My first Qt GUI application

People know Qt as a library for creating GUI programs. So what I think your first question might be: How do I create some GUI program with Qt? OK, let's go to do it.

Dialog creation

First we need to create a main window of our application. Go to QTDIR\bin and launch designer.exe. We will probably be faced with New Form Dialog, just click Cancel. Then go to Edit -> User Interface Mode and choose Docked Window (this preference is of course a matter of taste, but for me is essential :-). You can also disable Action/Resources/Signal-slot editor from Tools, we won't need them for now.

Now go File -> New Form and choose Widget and click Create. Your screen should look like this:

First thing you should do is change objectName of this widget to something reasonable, ie. myQtAppDLG.

Then change by giving the window a title, put it in the windowTitle property in Property Editor (ie. My first Qt GUI App).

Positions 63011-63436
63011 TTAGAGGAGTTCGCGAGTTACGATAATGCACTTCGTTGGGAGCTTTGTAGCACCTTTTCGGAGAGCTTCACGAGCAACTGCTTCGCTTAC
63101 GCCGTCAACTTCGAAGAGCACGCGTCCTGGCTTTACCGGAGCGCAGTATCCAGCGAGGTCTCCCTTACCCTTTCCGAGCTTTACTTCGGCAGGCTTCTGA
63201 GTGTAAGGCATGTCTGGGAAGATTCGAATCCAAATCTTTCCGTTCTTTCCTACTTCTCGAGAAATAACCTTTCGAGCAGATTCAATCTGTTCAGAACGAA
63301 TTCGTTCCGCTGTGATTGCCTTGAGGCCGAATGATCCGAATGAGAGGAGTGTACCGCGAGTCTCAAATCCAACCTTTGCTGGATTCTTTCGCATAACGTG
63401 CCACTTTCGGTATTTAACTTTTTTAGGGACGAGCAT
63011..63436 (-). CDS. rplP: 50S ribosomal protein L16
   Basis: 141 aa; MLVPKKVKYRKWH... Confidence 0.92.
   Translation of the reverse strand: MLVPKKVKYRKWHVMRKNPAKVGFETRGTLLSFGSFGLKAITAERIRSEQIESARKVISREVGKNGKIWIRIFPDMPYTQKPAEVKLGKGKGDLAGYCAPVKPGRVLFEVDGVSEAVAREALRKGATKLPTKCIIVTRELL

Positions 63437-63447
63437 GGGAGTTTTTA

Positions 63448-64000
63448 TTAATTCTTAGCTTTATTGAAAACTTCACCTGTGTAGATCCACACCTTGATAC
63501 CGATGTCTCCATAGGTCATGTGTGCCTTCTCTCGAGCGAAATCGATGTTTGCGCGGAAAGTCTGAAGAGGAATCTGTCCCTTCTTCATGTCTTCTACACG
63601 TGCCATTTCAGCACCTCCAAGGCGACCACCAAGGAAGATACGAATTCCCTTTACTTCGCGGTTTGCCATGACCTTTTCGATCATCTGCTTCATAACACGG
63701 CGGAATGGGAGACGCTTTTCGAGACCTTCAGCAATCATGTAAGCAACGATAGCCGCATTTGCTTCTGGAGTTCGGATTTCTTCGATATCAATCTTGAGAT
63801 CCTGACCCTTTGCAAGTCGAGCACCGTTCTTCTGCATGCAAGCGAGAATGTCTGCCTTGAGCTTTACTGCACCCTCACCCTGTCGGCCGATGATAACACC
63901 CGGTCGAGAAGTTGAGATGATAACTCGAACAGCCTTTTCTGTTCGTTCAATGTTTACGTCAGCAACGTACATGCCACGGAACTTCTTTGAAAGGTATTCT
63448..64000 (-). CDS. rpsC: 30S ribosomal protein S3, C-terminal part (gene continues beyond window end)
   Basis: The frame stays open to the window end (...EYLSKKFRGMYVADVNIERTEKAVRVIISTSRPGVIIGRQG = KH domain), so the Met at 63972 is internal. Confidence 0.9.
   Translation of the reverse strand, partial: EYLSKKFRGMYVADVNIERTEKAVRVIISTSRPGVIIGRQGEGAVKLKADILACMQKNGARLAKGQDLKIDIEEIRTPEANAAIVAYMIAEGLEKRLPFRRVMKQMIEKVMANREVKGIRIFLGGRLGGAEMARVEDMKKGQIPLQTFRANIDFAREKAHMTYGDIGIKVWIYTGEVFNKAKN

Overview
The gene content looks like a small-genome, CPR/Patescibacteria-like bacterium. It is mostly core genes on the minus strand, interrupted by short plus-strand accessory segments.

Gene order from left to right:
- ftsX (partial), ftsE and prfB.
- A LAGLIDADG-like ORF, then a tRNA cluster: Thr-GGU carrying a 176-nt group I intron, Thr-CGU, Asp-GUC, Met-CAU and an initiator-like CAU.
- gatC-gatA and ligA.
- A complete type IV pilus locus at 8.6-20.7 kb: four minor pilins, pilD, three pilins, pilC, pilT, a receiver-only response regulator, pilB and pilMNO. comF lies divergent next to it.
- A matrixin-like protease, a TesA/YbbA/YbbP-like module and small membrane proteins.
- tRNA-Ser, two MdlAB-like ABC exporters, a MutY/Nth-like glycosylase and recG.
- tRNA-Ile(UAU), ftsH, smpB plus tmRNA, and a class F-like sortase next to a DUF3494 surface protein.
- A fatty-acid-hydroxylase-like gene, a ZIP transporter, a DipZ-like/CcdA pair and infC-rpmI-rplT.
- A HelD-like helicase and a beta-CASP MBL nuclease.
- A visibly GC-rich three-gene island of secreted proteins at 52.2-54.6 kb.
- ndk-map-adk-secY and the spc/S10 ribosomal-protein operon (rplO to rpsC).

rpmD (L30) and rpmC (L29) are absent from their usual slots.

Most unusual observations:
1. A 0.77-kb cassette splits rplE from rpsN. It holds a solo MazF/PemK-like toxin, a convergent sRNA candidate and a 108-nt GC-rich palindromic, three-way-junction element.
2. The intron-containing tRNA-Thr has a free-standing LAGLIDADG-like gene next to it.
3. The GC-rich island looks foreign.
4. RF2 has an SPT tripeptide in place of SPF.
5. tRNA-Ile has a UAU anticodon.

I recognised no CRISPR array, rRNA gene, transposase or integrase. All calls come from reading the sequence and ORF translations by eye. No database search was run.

Your task is to create some form like this:

We use Label, Combo Box, Text Edit, Spin Box, Check Box. Drag and drop appropriate widget from left menu to our form. We name (objectName) Browse button "pushButton_browse", Do something button "pushButton_do"... We'll need object names later when connecting with functions (slots).

To preview form, press Ctrl+R.

Final form: myqtapp.ui. If you open it in a text editor you'll see it's XML.

Application sources

If we are happy with our form, it's time to create header file for this dialog. Open your favorite text editor and save the following lines as myqtapp.h

#ifndef MYQTAPP_H
#define MYQTAPP_H
#include "ui_myqtapp.h"
class myQtApp : public QWidget, private Ui::myQtAppDLG
    myQtApp(QWidget *parent = 0);